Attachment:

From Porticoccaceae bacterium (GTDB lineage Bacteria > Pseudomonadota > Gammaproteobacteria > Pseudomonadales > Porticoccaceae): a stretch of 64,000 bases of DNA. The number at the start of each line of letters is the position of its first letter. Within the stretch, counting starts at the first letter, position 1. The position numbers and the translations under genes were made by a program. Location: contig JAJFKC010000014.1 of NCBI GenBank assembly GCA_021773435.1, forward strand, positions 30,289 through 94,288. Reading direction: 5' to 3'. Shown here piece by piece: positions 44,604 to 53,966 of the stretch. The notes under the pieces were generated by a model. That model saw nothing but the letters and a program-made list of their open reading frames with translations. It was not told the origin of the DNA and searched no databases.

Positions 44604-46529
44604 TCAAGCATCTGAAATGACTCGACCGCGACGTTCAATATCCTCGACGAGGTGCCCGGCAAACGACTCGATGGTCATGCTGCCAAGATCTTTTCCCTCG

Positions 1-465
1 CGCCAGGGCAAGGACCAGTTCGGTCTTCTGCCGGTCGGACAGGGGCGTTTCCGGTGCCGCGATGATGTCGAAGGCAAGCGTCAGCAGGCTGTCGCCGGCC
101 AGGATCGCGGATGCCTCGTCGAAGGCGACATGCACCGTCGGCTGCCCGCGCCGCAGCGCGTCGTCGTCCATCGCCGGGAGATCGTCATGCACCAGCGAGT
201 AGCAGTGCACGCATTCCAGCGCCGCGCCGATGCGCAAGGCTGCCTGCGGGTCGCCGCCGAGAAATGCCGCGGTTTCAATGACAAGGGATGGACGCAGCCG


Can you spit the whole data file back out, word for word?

From Porticoccaceae bacterium (GTDB lineage Bacteria > Pseudomonadota > Gammaproteobacteria > Pseudomonadales > Porticoccaceae): a stretch of 64,000 bases of DNA. The number at the start of each line of letters is the position of its first letter. Within the stretch, counting starts at the first letter, position 1. The position numbers and the translations under genes were made by a program. Location: contig JAJFKC010000014.1 of NCBI GenBank assembly GCA_021773435.1, forward strand, positions 30,289 through 94,288. Reading direction: 5' to 3'. Shown here piece by piece: positions 44,604 to 53,966 of the stretch. The notes under the pieces were generated by a model. That model saw nothing but the letters and a program-made list of their open reading frames with translations. It was not told the origin of the DNA and searched no databases.

Positions 44604-46529
44604 TCAAGCATCTGAAATGACTCGACCGCGACGTTCAATATCCTCGACGAGGTGCCCGGCAAACGACTCGATGGTCATGCTGCCAAGATCTTTTCCCTCG

Positions 1-465
1 CGCCAGGGCAAGGACCAGTTCGGTCTTCTGCCGGTCGGACAGGGGCGTTTCCGGTGCCGCGATGATGTCGAAGGCAAGCGTCAGCAGGCTGTCGCCGGCC
101 AGGATCGCGGATGCCTCGTCGAAGGCGACATGCACCGTCGGCTGCCCGCGCCGCAGCGCGTCGTCGTCCATCGCCGGGAGATCGTCATGCACCAGCGAGT
201 AGCAGTGCACGCATTCCAGCGCCGCGCCGATGCGCAAGGCTGCCTGCGGGTCGCCGCCGAGAAATGCCGCGGTTTCAATGACAAGGGATGGACGCAGCCG